I pick up cucumber-and-avocado sushi for lunch during the week a lot—mostly because Victoria once told me eating avocado will help with my hair health. So this meal was nothing out of the ordinary and left me feeling satisfied. It's small, but it's the perfect amount of food to get me through a working lunch. I was feeling full and happy. Perhaps my venture into veganism was going to be easier than I thought.
Excited to finally try Jajaja, a particularly Instagram-friendly new restaurant on the Lower East Side, I took a look at the plant-based menu. It referred to a meat substitute called "our chorizo," that topped a taco and its nachos. I was interested in something hearty, so I went for it. I'm still not sure what it was, but it was spicy, delicious, and accompanied by radish, cilantro, red pepper, onion, and wrapped in a turmeric tortilla. Basically, it was heaven on a plate, and I ate every last bite (and may have ordered a second). As I left, though, I realized my choices had been heavier and less traditionally healthy than I imagined. I pictured "going vegan" as plates of dry lettuce and raw vegetables, and what I had been eating was far from that.
As a full-on Thai-food addict, I already knew I'd like the Tofu Pad Thai at Mother of Pearl, a vegan restaurant in the East Village. I sat down, ordered the mixture of rice noodles, bell peppers, carrots, bean sprouts, and cilantro in a tamarind sauce. I left really full. Again, it was becoming more and more clear that in order to keep bloating at bay, I had to make some different choices, even if I was sticking to a strictly vegan diet.
Victoria always talks about how much she loved this quinoa recipe that she makes herself. Perhaps what I should have done was buy the groceries and make it at home. But I'm not exactly a cook. Instead, I ordered a bowl from Roast Kitchen, a vegan lunch spot near Byrdie HQ. It was satiating but light, and it made me feel so much better. I would eat that bowl every day if I could.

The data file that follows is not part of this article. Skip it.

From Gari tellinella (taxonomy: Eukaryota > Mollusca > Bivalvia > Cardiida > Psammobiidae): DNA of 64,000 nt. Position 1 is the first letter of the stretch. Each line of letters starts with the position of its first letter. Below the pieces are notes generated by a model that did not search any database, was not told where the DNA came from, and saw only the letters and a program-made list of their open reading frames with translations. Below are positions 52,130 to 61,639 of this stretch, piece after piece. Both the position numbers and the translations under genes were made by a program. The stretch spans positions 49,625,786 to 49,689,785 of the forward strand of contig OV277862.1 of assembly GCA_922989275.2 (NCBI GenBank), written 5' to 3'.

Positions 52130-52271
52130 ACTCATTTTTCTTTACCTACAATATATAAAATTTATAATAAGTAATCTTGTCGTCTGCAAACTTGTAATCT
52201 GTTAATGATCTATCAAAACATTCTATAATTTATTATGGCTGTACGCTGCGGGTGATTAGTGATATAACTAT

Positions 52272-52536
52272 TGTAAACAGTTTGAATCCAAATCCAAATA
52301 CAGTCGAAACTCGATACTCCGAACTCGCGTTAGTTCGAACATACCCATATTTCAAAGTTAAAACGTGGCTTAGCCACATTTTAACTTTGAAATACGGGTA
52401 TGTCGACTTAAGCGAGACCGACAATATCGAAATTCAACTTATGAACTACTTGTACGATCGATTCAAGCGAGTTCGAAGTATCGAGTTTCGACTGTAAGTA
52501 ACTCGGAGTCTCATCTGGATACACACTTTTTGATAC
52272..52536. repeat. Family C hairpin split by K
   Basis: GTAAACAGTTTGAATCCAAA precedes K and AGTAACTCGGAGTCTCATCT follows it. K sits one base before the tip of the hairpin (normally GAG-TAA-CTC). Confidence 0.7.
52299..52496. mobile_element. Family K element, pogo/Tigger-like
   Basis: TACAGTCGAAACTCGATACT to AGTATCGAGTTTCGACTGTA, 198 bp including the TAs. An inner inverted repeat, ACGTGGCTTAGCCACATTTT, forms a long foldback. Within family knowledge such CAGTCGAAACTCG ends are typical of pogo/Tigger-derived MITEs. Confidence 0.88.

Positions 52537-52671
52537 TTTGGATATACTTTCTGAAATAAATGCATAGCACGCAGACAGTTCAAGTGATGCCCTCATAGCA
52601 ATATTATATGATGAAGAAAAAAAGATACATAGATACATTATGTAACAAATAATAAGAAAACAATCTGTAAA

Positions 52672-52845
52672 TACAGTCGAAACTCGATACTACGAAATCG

After all was said and done, I ate well. It just so happens that when I pitched this experiment, a ton of new, aesthetically pleasing restaurants had recently opened, and I was jonesing to try them. What I learned, however, is how I'd have to completely restructure my eating habits to make my mind (and my body) happy as a vegan. Usually, when I'm trying to eat healthily, I stick to grilled chicken, vegetables, and salads with cheese. Take the dairy and meat out of that equation, and you're left with… lettuce and vegetables. I wouldn't have been happy or satisfied if I just ate that. So instead I went to the other extreme and gorged on vegan tacos, burgers, fries, and noodles.
I spoke to Amanda, our features editor, about how I was feeling, and she put it into perspective. "It takes a lot of research and reworking what you've always considered healthy eating—it's a commitment for sure." Victoria agrees that going vegan isn't always inherently healthier. "Fun fact," she says, "Doritos are vegan. So are Oreos. My favorite restaurant in Brooklyn is a Southern-style vegan diner that specializes in gut-busting comfort food—my usual order includes sweet potato fries and curry 'mayo' with a banana split for dessert."
To be honest, I'm happy to give it another go. This time with more research to equip myself with when all I want to do is order roast chicken for dinner. FYI: Yes, I did go to dinner one night during this week and get the roast chicken. I broke. But the rest of the week I held strong, and I'm good with that.